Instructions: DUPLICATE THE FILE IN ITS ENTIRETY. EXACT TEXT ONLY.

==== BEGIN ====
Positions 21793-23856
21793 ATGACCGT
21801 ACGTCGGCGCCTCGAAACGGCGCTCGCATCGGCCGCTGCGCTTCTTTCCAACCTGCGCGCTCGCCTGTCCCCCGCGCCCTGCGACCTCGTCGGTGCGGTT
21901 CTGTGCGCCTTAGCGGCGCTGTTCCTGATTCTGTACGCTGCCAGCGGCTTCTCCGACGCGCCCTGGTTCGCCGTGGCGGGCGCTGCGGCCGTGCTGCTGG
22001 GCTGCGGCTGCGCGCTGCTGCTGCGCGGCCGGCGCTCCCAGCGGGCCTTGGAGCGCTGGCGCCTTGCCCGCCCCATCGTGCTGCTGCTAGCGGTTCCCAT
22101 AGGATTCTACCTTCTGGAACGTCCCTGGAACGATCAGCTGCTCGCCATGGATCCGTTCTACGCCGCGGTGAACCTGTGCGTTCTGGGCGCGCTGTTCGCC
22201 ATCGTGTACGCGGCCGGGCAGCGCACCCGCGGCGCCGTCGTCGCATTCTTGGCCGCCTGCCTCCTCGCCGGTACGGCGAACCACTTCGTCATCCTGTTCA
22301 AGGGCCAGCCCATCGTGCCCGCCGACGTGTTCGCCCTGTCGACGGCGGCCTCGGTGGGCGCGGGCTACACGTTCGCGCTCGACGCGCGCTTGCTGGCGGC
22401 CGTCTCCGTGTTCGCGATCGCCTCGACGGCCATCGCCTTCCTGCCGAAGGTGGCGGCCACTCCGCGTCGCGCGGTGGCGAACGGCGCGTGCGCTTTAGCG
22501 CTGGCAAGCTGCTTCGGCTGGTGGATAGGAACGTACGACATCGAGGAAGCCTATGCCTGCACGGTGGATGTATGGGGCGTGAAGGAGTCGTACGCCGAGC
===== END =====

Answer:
Positions 21793-23856
21793 ATGACCGT
21801 ACGTCGGCGCCTCGAAACGGCGCTCGCATCGGCCGCTGCGCTTCTTTCCAACCTGCGCGCTCGCCTGTCCCCCGCGCCCTGCGACCTCGTCGGTGCGGTT
21901 CTGTGCGCCTTAGCGGCGCTGTTCCTGATTCTGTACGCTGCCAGCGGCTTCTCCGACGCGCCCTGGTTCGCCGTGGCGGGCGCTGCGGCCGTGCTGCTGG
22001 GCTGCGGCTGCGCGCTGCTGCTGCGCGGCCGGCGCTCCCAGCGGGCCTTGGAGCGCTGGCGCCTTGCCCGCCCCATCGTGCTGCTGCTAGCGGTTCCCAT
22101 AGGATTCTACCTTCTGGAACGTCCCTGGAACGATCAGCTGCTCGCCATGGATCCGTTCTACGCCGCGGTGAACCTGTGCGTTCTGGGCGCGCTGTTCGCC
22201 ATCGTGTACGCGGCCGGGCAGCGCACCCGCGGCGCCGTCGTCGCATTCTTGGCCGCCTGCCTCCTCGCCGGTACGGCGAACCACTTCGTCATCCTGTTCA
22301 AGGGCCAGCCCATCGTGCCCGCCGACGTGTTCGCCCTGTCGACGGCGGCCTCGGTGGGCGCGGGCTACACGTTCGCGCTCGACGCGCGCTTGCTGGCGGC
22401 CGTCTCCGTGTTCGCGATCGCCTCGACGGCCATCGCCTTCCTGCCGAAGGTGGCGGCCACTCCGCGTCGCGCGGTGGCGAACGGCGCGTGCGCTTTAGCG
22501 CTGGCAAGCTGCTTCGGCTGGTGGATAGGAACGTACGACATCGAGGAAGCCTATGCCTGCACGGTGGATGTATGGGGCGTGAAGGAGTCGTACGCCGAGC